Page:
Water Bugs


1-1.5 inches in length

2 inches in length


Terrestrial insects

Aquatic insects


Warm places


Eating habits

Eats anything

Injects a dangerous enzyme into the prey


Runs away when comes across anything even when lights are on

Can bite who comes across

What is Roaches?

Roaches, popularly known as cockroaches are nocturnal terrestrial insects. They flourish in assorted conditions but prefer warm regions. Roaches have flat bodies and little heads. They have enormous eyes and long, antennae on each of the sides of their head. They also have two sets of wings. The external wings are hard for safety and the others are for flying purposes.

They leave their groups for mating. They find the food by the waste matter excreted by the other roaches. They for the most part assemble in swarms, liking to live respectively with different cockroaches in smaller regions. To draw in females for mating, male roaches sing an exceptional song and females are the ones who carry their eggs.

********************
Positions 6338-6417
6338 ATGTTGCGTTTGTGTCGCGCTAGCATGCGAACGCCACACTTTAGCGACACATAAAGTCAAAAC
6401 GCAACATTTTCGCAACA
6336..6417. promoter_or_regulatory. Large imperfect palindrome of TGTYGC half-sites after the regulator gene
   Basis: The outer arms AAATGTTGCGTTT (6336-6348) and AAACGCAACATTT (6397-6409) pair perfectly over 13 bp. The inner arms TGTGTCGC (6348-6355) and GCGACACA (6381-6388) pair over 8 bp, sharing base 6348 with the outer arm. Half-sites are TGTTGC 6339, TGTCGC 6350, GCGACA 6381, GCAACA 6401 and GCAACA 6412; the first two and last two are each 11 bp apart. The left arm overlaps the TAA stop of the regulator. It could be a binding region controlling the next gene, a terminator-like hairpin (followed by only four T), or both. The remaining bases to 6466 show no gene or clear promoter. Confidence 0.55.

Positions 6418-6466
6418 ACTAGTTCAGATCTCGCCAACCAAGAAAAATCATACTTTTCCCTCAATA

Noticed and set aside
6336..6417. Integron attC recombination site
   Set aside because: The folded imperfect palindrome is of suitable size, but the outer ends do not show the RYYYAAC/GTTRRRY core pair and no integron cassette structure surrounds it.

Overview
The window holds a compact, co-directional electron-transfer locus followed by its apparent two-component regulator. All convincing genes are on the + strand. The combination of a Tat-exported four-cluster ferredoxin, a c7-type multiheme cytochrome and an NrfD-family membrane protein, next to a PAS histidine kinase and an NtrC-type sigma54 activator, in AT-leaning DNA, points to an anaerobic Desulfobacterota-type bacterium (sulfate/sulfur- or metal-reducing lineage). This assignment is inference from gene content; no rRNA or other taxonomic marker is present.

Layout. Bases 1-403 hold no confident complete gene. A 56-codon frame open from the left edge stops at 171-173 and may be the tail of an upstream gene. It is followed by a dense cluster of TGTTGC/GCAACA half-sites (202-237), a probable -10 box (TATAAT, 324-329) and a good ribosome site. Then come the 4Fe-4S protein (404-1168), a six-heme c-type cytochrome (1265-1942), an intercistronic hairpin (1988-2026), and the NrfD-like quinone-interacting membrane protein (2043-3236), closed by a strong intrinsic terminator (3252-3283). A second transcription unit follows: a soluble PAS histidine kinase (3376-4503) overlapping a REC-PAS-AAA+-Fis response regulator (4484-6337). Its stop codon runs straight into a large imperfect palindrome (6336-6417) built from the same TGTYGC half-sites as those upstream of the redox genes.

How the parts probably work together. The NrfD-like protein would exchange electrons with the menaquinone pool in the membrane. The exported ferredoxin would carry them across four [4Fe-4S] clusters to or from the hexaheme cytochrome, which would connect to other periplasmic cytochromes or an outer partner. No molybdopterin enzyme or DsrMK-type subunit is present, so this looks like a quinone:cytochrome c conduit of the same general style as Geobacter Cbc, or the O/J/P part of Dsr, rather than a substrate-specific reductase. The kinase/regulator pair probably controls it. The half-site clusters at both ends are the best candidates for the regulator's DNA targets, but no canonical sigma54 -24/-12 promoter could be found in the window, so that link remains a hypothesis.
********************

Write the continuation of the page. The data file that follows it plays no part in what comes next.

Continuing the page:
Even though roaches eat anything, they are not known to go after different insects. They like to eat plants, wood, paper, and other food sources. To shield themselves from hunters, insects show away from anything that pushes towards them.

For instance, they convey irresistible microorganisms. For example, Staphylococcus species and Streptococcus species, hepatitis infection, coliform microbes. In addition, they likewise convey microorganisms that cause food contamination, for example, Salmonella species, furthermore, Shigella spp. Likewise, they are connected with typhoid, looseness of the bowels, and cholera.